The Mets lose Williamsburg
The New York Mets are celebrating their 50th anniversary in 2012, a history punctuated by some very high highs and some very low lows.
If nothing else, visual consistency has been a hallmark the club throughout their history. There have been uniform changes and color tweaks over the past five decades, but the general look of the franchise has remained unchanged—a primary palette of blue and orange, with the familiar skyline logo leading the way.
The logo was introduced by the club on November 16, 1961. Here is the preliminary art, as published in The New York Times the following day:
The article that accompanies the art states the significance of the specific buildings in the depicted skyline:
Finally, here are details of the 1962 logo, stacked up against the 2012 version, along with a close-up of the top of the Williamsburgh Savings Bank Building. Somewhere along the way, within the Mets' logo, the Williamsburgh Savings Bank Building became something else entirely.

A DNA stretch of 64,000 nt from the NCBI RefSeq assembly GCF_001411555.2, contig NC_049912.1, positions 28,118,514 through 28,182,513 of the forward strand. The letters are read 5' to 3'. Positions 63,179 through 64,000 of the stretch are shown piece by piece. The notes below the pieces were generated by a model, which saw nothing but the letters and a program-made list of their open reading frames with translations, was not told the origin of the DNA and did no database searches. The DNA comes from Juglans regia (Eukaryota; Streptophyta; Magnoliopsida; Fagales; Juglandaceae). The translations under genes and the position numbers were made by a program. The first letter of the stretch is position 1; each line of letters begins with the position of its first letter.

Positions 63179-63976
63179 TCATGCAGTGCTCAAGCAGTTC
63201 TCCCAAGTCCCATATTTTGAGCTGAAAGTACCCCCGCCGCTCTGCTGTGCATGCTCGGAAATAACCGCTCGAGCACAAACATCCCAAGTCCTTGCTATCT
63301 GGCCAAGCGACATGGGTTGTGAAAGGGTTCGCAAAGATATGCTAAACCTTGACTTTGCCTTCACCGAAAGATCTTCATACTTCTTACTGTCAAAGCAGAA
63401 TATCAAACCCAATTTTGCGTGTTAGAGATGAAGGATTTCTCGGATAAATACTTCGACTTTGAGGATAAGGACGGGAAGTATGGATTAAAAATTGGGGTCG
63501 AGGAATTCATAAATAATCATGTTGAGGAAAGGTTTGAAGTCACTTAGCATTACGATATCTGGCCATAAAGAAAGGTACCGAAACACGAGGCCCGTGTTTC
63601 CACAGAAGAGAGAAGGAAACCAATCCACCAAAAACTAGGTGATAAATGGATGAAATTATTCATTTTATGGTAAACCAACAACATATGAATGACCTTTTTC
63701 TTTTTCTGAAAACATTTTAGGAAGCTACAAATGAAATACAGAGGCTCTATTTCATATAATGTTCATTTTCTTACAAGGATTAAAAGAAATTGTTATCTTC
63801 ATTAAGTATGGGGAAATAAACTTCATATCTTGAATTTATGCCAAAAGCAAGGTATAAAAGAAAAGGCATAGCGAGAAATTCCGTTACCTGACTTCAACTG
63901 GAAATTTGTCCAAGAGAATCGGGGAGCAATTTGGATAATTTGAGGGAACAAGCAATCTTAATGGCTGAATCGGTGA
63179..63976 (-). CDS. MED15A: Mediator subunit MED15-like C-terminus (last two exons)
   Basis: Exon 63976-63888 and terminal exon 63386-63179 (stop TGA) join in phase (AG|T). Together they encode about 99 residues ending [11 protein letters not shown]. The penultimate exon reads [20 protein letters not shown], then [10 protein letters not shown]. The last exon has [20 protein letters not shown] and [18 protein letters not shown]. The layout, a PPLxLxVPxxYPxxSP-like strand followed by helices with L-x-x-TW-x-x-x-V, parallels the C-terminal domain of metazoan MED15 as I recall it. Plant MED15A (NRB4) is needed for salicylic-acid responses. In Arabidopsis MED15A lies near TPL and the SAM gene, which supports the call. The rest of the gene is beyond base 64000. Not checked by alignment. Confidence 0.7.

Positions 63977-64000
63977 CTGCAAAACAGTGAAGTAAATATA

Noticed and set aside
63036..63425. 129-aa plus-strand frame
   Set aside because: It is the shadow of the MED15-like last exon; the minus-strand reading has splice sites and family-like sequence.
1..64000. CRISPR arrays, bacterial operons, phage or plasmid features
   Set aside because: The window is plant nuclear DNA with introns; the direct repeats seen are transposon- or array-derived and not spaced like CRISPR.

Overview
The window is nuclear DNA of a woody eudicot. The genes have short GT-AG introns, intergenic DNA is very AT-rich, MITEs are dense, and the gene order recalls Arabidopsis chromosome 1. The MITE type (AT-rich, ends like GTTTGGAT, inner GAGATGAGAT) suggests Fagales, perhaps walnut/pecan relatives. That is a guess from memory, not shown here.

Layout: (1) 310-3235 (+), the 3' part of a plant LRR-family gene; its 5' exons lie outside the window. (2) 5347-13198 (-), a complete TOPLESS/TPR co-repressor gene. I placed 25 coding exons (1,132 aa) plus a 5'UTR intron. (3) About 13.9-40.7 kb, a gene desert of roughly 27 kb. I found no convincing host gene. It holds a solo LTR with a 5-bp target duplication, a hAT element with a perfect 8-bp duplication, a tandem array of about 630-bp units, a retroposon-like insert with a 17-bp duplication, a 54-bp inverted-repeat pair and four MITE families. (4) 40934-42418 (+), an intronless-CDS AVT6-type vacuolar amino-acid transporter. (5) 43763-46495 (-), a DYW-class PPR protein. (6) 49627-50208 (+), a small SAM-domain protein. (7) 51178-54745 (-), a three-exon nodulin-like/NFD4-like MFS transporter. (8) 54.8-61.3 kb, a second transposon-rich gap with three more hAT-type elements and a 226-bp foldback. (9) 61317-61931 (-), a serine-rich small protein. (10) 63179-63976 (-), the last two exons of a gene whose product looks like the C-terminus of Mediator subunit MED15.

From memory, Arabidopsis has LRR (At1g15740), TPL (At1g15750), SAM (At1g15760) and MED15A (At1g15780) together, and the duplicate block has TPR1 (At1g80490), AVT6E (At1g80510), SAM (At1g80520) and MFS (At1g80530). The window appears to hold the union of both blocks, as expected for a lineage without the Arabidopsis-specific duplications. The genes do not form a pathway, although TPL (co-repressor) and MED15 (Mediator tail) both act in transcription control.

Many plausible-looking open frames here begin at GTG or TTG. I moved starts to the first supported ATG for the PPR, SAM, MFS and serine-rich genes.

It's obvious that this was not an intentional revision. This likely happened during the era when art was translated from physical to digital, sometime in the very early 90s.
As if the indignity of being dropped out of the Mets' primary logo wasn't enough, the Williamsburgh Savings Bank Building is no longer the tallest building in Brooklyn—it was replaced by the Brooklyner, a residential building, in 2009.
Expanding upon the above description, the official Mets team history states the following:
"The circular Mets logo, designed by sports cartoonist Ray Gatto, was unveiled (on November 16, 1961.) It has gone virtually unchanged throughout the history of the club. The shape of the insignia, with its orange stitching, represents a baseball, and the bridge in the foreground symbolizes that the Mets, in bringing back the National League to New York, represent all five boroughs. It's not just a skyline in the background, but has a special meaning. At the left is a church spire, symbolic of Brooklyn, the borough of churches. The second building from the left is the Williamsburg Savings Bank, the tallest building in Brooklyn. Next is the Woolworth Building. After a general skyline view of midtown comes the Empire State Building. At the far right is the United Nations Building. The Mets' colors are Dodger blue and Giant orange, symbolic of the return of National League baseball to New York after the Dodgers and Giants moved to California. Blue and Orange are also the official colors of New York State."
Having dropped black from their uniforms, the team returns to their traditional roots of blue and orange this season. Their logo, so familiar for a half-century, still contains some notable New York landmarks—with the exception of Brooklyn's second-tallest building.